A Province of Society of Jesus in South Asia Assistancy
Jesuit Identity and Lay Collaboration for Our Times
Posted on: 4 Jun, 2019|Modified on: 1 Dec, 2014
Jesuit Identity and Lay Collaboration for Our Times
1.Dynamics of Identity:
1.1.The study of identities has a complex trajectory from psychology to anthropology, from individual to collective, from self to communal.
1.2.There are two traditions of discourses on identity, namely psychodynamic, and anthropological. They emphasize on the 'creation' and 'construction' of identity. This is obviously in sharp contrast with the essentialist notion of identity that is 'unique', 'essential', 'coherent', and somewhat permanent. Both the traditions reject the notion of primordial, permanent and fixed identity. Identity is a multiple and an open-ended construction and not a water-tight, compartmentalized, single, closed entity.
1.3.These multiple identities refer to a variety of social phenomena, such as caste system, strong cultural values and ethnicity, nation, religion, descent group, class, occupation, lifestyle, gender, sexual orientation, and so on.
1.4.Despite multiplicity of identities each one of us has a dominant identity enabling us to read the world. While the universal aspect of Jesuit identity is inclusive of the lay people committed to a common cause, the particular dimension of Jesuit identity asserts its boundaries, necessitating laity's exclusion from its framework. Relationship between the Jesuits and the laity is dichotomized as "insider-outsider", "same-different", "other-non-other", etc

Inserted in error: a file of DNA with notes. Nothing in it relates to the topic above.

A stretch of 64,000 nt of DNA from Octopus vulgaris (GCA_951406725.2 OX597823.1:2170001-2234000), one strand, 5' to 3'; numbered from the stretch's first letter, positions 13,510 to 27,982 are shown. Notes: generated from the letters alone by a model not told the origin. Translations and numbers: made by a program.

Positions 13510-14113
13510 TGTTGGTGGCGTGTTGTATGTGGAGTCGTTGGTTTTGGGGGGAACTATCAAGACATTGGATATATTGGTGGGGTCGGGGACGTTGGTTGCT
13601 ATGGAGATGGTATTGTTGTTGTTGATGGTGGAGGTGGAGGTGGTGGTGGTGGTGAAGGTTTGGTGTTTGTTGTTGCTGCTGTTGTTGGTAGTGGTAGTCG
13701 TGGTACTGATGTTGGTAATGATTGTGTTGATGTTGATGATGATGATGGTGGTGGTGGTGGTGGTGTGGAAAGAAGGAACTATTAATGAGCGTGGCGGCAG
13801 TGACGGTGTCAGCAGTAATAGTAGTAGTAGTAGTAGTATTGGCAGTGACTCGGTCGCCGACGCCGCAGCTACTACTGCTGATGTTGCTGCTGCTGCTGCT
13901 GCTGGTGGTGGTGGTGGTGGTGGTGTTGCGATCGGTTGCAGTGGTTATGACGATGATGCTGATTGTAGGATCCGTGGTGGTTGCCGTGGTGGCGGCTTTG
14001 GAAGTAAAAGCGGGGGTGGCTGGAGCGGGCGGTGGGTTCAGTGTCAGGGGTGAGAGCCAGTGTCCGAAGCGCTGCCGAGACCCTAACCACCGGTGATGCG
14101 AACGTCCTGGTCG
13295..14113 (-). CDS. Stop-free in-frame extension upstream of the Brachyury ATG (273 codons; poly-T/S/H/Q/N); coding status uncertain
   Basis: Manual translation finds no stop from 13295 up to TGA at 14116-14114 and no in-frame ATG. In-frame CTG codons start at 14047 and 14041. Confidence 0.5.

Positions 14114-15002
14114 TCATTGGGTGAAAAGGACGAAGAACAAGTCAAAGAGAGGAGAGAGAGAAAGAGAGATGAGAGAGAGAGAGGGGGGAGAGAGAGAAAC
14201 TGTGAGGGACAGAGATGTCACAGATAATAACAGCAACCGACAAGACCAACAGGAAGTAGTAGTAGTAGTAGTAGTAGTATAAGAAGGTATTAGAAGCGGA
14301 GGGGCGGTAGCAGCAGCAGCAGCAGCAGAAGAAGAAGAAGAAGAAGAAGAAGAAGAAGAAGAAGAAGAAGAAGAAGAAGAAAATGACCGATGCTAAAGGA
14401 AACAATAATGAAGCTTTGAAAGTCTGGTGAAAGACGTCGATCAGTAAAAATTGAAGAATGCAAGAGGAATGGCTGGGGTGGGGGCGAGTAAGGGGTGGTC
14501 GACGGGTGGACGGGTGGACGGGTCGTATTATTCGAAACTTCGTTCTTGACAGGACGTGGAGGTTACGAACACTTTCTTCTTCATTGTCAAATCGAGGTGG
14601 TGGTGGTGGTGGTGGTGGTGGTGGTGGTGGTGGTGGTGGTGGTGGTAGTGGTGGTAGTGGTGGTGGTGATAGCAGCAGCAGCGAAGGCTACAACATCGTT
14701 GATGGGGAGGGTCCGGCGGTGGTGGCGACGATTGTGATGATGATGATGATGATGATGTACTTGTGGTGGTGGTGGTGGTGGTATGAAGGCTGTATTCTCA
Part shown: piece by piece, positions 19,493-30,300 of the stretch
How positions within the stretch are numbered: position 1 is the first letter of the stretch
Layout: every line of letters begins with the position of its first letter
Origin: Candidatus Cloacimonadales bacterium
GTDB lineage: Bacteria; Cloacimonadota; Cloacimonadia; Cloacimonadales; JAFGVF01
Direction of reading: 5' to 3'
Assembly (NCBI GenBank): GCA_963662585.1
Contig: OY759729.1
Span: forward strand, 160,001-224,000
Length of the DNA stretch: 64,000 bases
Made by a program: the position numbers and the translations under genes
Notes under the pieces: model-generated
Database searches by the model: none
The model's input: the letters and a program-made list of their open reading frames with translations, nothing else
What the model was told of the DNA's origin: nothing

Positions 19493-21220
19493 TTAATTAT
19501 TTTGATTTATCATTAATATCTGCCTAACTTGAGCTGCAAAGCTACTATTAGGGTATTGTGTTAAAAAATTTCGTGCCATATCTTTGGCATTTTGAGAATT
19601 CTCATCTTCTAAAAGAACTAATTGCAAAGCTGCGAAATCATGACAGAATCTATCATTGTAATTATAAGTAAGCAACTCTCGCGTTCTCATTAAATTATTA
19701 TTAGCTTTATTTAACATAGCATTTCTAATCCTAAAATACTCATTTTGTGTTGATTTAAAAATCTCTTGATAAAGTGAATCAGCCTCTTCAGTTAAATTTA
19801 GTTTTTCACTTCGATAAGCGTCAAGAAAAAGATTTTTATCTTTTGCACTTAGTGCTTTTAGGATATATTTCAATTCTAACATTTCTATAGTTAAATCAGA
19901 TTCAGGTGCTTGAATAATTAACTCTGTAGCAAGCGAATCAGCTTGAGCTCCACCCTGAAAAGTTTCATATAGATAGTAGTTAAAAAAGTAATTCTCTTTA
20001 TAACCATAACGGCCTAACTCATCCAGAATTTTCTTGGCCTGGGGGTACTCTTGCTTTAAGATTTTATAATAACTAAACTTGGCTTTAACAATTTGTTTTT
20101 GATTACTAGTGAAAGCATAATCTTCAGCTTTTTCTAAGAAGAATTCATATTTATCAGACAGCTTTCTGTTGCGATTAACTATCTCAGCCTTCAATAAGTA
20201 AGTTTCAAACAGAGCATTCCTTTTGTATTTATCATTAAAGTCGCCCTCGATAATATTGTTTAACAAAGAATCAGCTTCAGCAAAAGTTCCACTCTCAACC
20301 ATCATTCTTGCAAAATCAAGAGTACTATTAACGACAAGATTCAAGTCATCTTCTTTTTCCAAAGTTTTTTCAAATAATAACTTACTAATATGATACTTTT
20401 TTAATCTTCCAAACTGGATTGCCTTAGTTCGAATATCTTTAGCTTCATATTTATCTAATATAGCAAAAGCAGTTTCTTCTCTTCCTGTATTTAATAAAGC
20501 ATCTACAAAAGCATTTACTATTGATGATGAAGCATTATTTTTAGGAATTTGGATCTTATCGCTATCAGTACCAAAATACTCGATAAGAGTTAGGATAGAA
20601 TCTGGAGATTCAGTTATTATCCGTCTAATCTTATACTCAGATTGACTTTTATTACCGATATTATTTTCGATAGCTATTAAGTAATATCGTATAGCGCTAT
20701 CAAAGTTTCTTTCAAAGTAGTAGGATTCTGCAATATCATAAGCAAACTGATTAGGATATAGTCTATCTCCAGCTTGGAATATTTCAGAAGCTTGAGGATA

1.5. Nevertheless, the demand for inclusion of the laity in the Jesuit structure is not the Society's need (for its own survival) but that of the people, as a response to the challenging signs our times. It is indeed a process of Jesuit identity formation from below.
1.6.The Jesuit-lay collaboration is a question of two separate identities. Can laity participate in the mission vision and structure of the Society, which is characterized by Jesuit values, ethos, spirituality and charism? What makes a Jesuit, Jesuit and not a layperson? Can the boundaries between the two be merged? Should there be a line between the laity and Jesuits? What are the characteristics of a Jesuit? By virtue of following the Jesuit charisms can the laity fully identify themselves with the Jesuits, participating in the latter's way of proceeding? What then can be the degree of collaboration between the two?